This is the first study in 25 years, to our knowledge, to survey applicants regarding their perspectives on the OHNS residency application process. Several main themes emerged from the data that were analyzed. Significant inconsistencies still exist in the advising of applicants with regard to the number of programs to which they should apply. Careful consideration must be given to the effect of peer advisers to the residency application process. The OPDO paragraph requirement had a subtle effect on applications; however, there are obvious deficiencies in the program-specific information that is available. Opportunities to develop a universal set of criteria to be provided from each residency program on their website should be encouraged. In addition, a specialty-focused website, such as Headmirror.com, could be used as an accessible and consistent point of reference for prospective applicants to locate this material. Alternative match platforms, which may allow for hard caps, flagging, or wave application cycles, could be investigated. The intent of this study was to identify opportunities for improvement of the OHNS application process by taking into account the perspective of the applicants. Numerous suggestions have been provided that may reduce the number of applications received by a given program, allowing more time for review of each application, with the ultimate goal to assist the student and program in obtaining a match of the best fit.

Back to top
Article Information

Corresponding Author: Sarah N. Bowe, MD, Department of Otolaryngology–Head and Neck Surgery, Massachusetts Eye & Ear Infirmary, 243 Charles St, Boston, MA 02114 (sarah_bowe@meei.harvard.edu).

Accepted for Publication: February 19, 2016.

Published Online: May 25, 2017. doi:10.1001/jamaoto.2017.0231

Author Contributions: Drs Laury and Bowe had full access to all the data in the study and take responsibility for the integrity of the data and the accuracy of the data analysis.

Study concept and design: All authors.

Acquisition, analysis, or interpretation of data: All authors.

Drafting of the manuscript: All authors.

Critical revision of the manuscript for important intellectual content: All authors.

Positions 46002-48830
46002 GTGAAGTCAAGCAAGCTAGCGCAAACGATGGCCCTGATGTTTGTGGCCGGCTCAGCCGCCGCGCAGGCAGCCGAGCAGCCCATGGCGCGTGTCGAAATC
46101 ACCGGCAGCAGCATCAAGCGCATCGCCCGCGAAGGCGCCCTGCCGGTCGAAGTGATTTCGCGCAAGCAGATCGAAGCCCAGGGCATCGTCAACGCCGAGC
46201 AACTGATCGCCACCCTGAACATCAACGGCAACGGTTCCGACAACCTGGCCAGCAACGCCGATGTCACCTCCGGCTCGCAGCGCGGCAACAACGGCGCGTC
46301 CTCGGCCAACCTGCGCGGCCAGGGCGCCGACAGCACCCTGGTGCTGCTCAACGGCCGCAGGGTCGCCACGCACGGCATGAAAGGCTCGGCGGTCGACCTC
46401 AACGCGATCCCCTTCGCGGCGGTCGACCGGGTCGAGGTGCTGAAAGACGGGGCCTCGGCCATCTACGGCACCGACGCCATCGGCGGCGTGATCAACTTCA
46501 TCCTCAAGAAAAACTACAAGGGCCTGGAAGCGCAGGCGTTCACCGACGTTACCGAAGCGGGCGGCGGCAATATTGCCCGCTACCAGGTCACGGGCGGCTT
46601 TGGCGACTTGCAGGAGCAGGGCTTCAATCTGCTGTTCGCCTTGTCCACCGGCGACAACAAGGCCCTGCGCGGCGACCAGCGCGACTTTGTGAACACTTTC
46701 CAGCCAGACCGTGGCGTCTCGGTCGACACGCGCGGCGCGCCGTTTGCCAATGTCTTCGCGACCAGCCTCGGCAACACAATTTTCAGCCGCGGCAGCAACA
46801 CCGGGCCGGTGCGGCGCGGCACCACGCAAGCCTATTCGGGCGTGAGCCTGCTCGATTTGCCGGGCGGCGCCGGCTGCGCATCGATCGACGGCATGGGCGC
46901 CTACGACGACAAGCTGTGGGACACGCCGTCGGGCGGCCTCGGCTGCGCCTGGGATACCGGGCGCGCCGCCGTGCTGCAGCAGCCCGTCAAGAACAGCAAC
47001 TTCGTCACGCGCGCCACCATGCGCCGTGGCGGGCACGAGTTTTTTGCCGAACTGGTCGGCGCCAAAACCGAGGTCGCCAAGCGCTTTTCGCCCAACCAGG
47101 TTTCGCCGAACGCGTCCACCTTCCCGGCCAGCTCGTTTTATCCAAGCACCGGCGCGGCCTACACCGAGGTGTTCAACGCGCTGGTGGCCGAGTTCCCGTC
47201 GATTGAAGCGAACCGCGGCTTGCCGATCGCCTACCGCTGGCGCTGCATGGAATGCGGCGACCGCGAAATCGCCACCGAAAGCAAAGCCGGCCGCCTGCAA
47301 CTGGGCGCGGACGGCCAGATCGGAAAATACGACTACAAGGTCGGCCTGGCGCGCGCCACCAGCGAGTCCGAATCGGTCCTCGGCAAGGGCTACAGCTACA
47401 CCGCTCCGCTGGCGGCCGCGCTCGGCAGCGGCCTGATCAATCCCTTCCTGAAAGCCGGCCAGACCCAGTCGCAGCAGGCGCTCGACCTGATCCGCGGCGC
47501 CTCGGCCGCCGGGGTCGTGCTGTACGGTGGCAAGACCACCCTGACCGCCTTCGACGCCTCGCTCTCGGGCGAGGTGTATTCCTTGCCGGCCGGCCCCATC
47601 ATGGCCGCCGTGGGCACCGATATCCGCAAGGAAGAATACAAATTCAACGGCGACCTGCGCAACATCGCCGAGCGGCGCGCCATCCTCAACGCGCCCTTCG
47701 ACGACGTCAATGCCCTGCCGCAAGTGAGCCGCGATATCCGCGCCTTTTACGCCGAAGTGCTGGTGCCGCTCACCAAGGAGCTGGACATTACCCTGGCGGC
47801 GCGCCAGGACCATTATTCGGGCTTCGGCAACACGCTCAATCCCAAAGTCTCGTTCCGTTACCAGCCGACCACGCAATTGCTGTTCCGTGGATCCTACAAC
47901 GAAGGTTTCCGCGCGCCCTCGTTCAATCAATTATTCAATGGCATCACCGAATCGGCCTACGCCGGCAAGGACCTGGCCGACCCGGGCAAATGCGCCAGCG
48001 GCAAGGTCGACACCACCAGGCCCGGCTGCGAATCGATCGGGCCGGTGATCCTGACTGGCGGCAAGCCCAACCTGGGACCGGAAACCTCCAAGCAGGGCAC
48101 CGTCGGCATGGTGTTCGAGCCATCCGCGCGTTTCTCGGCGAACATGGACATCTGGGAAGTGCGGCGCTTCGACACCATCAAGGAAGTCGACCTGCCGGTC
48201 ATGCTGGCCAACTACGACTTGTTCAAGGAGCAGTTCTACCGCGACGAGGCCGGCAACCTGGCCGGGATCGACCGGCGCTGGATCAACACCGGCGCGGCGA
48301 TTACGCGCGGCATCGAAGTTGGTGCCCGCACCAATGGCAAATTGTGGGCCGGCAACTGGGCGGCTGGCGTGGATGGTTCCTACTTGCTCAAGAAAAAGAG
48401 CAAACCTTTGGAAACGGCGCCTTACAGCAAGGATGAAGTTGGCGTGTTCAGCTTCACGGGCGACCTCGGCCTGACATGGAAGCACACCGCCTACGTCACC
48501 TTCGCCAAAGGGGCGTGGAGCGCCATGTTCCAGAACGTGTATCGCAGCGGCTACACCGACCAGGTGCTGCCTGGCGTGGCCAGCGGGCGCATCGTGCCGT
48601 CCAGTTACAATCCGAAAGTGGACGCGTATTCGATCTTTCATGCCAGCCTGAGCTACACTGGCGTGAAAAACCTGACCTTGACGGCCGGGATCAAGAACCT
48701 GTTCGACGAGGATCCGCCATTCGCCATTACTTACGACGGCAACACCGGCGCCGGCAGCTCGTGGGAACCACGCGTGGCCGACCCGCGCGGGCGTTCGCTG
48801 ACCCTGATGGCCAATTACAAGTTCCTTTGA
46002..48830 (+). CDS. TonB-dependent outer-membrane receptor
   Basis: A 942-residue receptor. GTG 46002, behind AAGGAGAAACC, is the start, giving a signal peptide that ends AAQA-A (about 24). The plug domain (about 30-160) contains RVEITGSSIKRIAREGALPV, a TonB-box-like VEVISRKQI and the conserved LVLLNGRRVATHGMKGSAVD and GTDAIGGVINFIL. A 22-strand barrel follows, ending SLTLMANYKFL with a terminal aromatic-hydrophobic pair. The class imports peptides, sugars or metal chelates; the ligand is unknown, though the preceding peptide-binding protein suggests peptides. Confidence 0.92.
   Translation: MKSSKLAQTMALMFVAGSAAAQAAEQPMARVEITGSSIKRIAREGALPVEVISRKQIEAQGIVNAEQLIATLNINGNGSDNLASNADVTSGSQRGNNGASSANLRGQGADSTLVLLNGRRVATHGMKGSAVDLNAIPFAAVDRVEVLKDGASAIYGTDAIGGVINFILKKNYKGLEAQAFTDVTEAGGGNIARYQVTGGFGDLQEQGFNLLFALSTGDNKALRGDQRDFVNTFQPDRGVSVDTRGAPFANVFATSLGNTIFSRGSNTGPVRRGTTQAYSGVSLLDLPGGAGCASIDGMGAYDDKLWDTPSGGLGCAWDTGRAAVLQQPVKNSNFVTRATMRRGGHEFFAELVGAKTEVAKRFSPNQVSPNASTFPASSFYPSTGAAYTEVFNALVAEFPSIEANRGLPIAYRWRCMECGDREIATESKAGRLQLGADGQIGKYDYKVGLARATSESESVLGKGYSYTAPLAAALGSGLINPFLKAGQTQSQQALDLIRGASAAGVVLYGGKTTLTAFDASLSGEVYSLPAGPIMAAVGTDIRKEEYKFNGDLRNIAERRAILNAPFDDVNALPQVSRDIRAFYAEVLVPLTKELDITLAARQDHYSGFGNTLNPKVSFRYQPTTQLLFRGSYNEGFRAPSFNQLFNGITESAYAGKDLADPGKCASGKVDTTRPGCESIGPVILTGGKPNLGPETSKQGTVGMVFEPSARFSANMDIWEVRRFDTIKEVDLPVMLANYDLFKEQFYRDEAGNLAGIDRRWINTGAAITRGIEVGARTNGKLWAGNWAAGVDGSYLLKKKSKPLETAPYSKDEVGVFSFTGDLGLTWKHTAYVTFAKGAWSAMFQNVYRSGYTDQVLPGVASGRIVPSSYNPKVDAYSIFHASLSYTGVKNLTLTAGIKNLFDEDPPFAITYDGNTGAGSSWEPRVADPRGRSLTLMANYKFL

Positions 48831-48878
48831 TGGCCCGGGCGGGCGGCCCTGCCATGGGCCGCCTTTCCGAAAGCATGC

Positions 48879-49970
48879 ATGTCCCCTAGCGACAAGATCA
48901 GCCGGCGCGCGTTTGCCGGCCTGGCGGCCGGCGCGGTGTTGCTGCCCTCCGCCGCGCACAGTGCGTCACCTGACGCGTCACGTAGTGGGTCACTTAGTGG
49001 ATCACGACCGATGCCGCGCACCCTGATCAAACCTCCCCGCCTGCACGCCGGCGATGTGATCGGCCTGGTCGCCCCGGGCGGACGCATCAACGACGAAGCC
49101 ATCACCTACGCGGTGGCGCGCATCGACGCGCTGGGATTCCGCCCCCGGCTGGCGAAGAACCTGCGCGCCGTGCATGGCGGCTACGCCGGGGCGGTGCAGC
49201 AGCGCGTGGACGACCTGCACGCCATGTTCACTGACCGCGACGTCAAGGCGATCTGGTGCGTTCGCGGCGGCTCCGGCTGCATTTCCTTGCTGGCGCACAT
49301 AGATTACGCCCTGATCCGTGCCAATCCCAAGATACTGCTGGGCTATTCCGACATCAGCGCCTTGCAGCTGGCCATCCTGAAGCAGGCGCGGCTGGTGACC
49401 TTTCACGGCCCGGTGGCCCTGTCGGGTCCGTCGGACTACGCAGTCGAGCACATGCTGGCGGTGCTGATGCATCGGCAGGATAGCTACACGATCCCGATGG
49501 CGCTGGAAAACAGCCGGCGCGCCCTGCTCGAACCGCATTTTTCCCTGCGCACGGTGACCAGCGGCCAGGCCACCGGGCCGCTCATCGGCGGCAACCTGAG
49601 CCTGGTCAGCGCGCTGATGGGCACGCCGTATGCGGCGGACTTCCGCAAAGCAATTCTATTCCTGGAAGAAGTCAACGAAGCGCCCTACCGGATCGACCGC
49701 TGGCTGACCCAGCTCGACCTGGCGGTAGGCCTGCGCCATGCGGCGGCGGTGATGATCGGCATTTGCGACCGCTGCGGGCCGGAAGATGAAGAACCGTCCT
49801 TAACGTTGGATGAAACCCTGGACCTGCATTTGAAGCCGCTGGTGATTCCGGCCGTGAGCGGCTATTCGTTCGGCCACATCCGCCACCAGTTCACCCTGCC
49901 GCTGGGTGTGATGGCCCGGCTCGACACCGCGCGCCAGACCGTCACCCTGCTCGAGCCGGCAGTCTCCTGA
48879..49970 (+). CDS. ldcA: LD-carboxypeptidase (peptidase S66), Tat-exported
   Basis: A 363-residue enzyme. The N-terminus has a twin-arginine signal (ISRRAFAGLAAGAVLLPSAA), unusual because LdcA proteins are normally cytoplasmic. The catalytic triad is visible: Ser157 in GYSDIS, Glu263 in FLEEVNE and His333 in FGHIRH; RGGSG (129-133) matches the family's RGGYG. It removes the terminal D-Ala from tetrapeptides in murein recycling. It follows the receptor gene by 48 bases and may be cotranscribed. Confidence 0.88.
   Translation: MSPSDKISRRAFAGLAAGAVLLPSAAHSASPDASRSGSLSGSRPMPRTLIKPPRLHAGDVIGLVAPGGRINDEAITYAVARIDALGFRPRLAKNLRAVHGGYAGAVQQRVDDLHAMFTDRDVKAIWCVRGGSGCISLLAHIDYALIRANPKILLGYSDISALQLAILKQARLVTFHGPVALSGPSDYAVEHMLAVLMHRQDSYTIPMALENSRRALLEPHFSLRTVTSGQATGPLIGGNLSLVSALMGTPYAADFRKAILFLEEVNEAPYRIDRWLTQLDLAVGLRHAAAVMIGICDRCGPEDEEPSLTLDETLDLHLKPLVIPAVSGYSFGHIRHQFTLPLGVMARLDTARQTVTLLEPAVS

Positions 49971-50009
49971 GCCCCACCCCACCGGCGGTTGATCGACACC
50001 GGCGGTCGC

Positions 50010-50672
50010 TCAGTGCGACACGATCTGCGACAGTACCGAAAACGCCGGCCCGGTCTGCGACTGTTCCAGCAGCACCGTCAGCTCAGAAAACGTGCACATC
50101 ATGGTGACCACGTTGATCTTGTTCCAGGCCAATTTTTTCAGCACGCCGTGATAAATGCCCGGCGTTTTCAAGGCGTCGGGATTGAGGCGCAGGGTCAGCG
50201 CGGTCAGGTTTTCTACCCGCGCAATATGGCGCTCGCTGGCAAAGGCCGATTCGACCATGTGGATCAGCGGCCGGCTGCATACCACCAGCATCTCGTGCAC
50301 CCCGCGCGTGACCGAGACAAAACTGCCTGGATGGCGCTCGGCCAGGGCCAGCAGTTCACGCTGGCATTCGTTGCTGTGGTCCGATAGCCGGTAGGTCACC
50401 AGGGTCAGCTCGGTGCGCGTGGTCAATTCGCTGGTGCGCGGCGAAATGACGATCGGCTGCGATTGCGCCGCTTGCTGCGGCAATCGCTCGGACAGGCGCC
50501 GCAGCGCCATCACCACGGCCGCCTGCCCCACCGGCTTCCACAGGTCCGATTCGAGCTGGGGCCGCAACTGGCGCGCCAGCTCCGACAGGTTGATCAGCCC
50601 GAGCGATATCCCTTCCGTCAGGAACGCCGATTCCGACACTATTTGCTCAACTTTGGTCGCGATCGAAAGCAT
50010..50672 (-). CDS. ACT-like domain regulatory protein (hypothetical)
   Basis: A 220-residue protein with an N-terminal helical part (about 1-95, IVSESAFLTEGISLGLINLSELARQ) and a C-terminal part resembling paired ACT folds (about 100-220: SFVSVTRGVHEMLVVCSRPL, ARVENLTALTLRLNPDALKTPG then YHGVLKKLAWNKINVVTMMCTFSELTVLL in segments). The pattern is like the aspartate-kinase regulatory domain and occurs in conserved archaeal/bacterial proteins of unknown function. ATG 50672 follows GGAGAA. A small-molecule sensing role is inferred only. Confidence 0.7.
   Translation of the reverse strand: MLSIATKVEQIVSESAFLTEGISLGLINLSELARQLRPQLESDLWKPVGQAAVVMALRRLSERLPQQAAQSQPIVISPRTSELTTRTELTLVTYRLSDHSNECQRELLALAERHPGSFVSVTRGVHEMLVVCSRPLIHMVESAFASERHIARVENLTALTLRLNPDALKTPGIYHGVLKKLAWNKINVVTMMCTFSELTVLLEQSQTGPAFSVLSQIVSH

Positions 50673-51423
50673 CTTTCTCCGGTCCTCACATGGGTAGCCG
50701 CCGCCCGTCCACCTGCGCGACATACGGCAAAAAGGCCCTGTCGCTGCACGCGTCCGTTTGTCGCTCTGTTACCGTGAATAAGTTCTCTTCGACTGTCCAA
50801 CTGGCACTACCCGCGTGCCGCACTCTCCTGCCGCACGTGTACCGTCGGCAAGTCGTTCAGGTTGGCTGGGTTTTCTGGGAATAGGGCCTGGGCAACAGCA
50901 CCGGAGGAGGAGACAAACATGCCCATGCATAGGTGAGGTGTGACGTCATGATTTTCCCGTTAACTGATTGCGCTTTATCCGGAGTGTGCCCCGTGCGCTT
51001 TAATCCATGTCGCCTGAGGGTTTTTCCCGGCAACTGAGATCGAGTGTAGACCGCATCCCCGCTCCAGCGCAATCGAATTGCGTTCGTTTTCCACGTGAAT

Statistical analysis: Ward, Pingree.

Administrative, technical, or material support: Pingree, Laury.

Study supervision: Laury, Bowe.

Conflict of Interest Disclosures: All authors have completed and submitted the ICMJE Form for Disclosure of Potential Conflicts of Interest and none were reported.

Disclaimer: The views expressed herein are those of the authors and do not reflect the official policy or position of Brooke Army Medical Center, the US Army Medical Department, the US Army Office of the US Surgeon General, the US Department of the Army, the US Department of Defense, or the US government.

Additional Contributions: Mark Wax, MD, Oregon Health & Science University, Portland, provided his insights and input during the development of the survey. Justin Golub, MD, Columbia University Medical Center, New York, New York, and Sam Reyes, MD, Buffalo ENT Specialists LLP, Buffalo, New York, posted the survey link on Otomatch.com, which was incredibly helpful for additional recruitment.

References
1.
Stringer  SP, Cassisi  NJ, Slattery  WH.  Otolaryngology residency selection process: medical student perspective.  Arch Otolaryngol Head Neck Surg. 1992;118(4):365-366.PubMedGoogle ScholarCrossref
2.
Baroody  FM, Pinto  JM, Naclerio  RM.  Otolaryngology (urban) legend: the more programs to which you apply, the better the chances of matching.  Arch Otolaryngol Head Neck Surg. 2008;134(10):1038.PubMedGoogle ScholarCrossref
3.
Christophel  JJ, Levine  PA.  Too much of a good thing.  JAMA Otolaryngol Head Neck Surg. 2014;140(4):291-292.PubMedGoogle ScholarCrossref
4.
Chang  CW, Erhardt  BF.  Rising residency applications: how high will it go?  Otolaryngol Head Neck Surg. 2015;153(5):702-705.PubMedGoogle ScholarCrossref
5.
Naclerio  RM, Pinto  JM, Baroody  FM.  Drowning in applications for residency training: a program’s perspective and simple solutions.  JAMA Otolaryngol Head Neck Surg. 2014;140(8):695-696.PubMedGoogle ScholarCrossref
6.
Puscas  L, Esclamado  R.  Use of a secondary essay in the residency application process.  JAMA Otolaryngol Head Neck Surg. 2015;141(7):591-592.PubMedGoogle ScholarCrossref
7.
Kaplan  AB, Riedy  KN, Grundfast  KM.  Increasing competitiveness for an otolaryngology residency: where we are and concerns about the future.  Otolaryngol Head Neck Surg. 2015;153(5):699-701.PubMedGoogle ScholarCrossref
8.
Association of American Medical Colleges. Preliminary Data (ERAS 2016). https://www.aamc.org/services/eras/stats. Accessed March 8, 2016.
9.
Iserson  KV.  Iserson’s Getting Into a Residency: A Guide for Medical Students. 6th ed. Tucson, AZ: Galen Press; 2003.
10.
Kozin  ED, Sethi  RK, Lehmann  A,  et al.  Analysis of an online match discussion board: improving the otolaryngology–head and neck surgery match.  Otolaryngol Head Neck Surg. 2015;152(3):458-464.PubMedGoogle ScholarCrossref
11.
Svider  PF, Gupta  A, Johnson  AP,  et al.  Evaluation of otolaryngology residency program websites.  JAMA Otolaryngol Head Neck Surg. 2014;140(10):956-960.PubMedGoogle ScholarCrossref
×